Cell culture and constructs
Short-term cultures were established from a subset of patients by mechanically processing tissue in Dulbecco’s Modified Eagle Medium (DMEM)/10% fetal calf serum (FCS) containing 100 U ml−1 penicillin and 100 μg ml−1 streptomycin (Gibco BRL). The clarified cell suspension was maintained in DMEM/10% FCS containing penicillin and streptomycin (Gibco). Contaminating fibroblasts were removed by treating cultures with 100 μg ml−1 G418 (Gibco) as required58. Cells were grown in DMEM with 10% FCS and glutamine (Gibco BRL) and cultured in a 37 °C incubator with 5% CO2. Stocks of dabrafenib (supplied by Active Biochem, Maplewood, NJ, USA) and trametinib (Selleck Chemicals, Houston, TX, USA) were made in dimethyl sulfoxide. Cell authentication was confirmed using the StemElite ID system from Promega. Lentiviruses were produced in HEK293T cells using expression vectors encased in viral capsid encoded by three packaging plasmids as described earlier59,60. Cells were infected using a multiplicity of infection of 1–5 to provide an efficiency of infection above 90%. Wild-type and mutant FLAG-tagged MEK1 and MYC-tagged MEK2 constructs were each cloned into the pCDH-CuO-MCS-EF1-CymR-PURO and plenti6.3/T0/V5-DEST lentiviral vectors, respectively.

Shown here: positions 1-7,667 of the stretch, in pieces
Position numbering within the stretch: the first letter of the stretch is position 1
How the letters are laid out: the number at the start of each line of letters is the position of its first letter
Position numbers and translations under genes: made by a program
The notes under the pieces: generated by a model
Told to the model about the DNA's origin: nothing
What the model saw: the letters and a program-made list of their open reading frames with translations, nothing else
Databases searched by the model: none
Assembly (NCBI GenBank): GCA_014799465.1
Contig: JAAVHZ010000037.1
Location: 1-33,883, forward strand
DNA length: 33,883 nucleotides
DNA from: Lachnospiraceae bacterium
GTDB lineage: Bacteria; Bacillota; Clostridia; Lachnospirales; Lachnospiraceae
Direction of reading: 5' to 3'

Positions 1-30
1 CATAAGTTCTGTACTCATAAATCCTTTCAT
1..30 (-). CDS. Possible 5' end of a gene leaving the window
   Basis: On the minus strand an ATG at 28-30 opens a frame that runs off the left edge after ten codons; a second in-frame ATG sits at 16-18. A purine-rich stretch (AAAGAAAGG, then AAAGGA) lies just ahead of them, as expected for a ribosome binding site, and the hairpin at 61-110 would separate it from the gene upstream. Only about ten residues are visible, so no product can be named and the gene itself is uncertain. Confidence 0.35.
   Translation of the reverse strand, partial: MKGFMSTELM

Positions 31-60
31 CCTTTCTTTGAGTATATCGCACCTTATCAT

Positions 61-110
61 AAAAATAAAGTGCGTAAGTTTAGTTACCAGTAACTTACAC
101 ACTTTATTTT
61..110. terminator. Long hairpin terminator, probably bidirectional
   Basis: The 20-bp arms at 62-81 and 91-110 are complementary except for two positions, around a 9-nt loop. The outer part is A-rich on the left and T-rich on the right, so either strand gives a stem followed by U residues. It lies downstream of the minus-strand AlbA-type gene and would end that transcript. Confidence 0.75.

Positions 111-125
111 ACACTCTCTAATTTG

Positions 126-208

Clonogenic and pharmacological growth assays
Approximately 96 h post-transduction, melanoma cells were seeded at 25,000 cells per well onto six-well culture plates and allowed to grow for 24 h followed by the desired treatment. Cells were then washed twice with ice-cold PBS and fixed with ice-cold methanol for 1 min. After aspirating methanol from plates, 0.1% crystal violet (Sciencelab.com, TX, USA) solution was added and the plate was incubated at room temperature for 5 min. Distilled water was used to rinse the plate. Pharmacological growth inhibition assays were performed using 1–2 × 103 cells per well in 96-well plates and 24 h after seeding, serial dilutions of each inhibitor were added to cells. Cells were incubated for an additional 72 h and cell viability was measured using the Cell proliferation Aqueous MTS assay (Promega) on a VICTOR2 Multilabel counter (PerkinElmer)58.
Western blotting and immunohistochemistry
Total cellular proteins were extracted at 4 °C using radioimmunoprecipitation assay lysis buffer containing protease inhibitors and phosphatase inhibitors (Roche). Proteins (40 μg) were resolved on 12% SDS–polyacrylamide gels and transferred to Immobilon-P membranes (Millipore). Western blots were probed with the following antibodies: total ERK (1:2000; 137F5; Cell Signaling, Danvers, MA, USA), phosphorylated ERK (1:2000; E-4; Santa Cruz, Santa Cruz, CA, USA), MYC (1:1000; A-14; Santa Cruz), FLAG (1:1000; Sigma-Aldrich, St Louis, MO, USA), MEK1/2 (1:2000; L38C12, Cell Signaling), phosphorylated pRb (1:500; Cell Signaling) and β-actin (1:6000; AC-74; Sigma-Aldrich).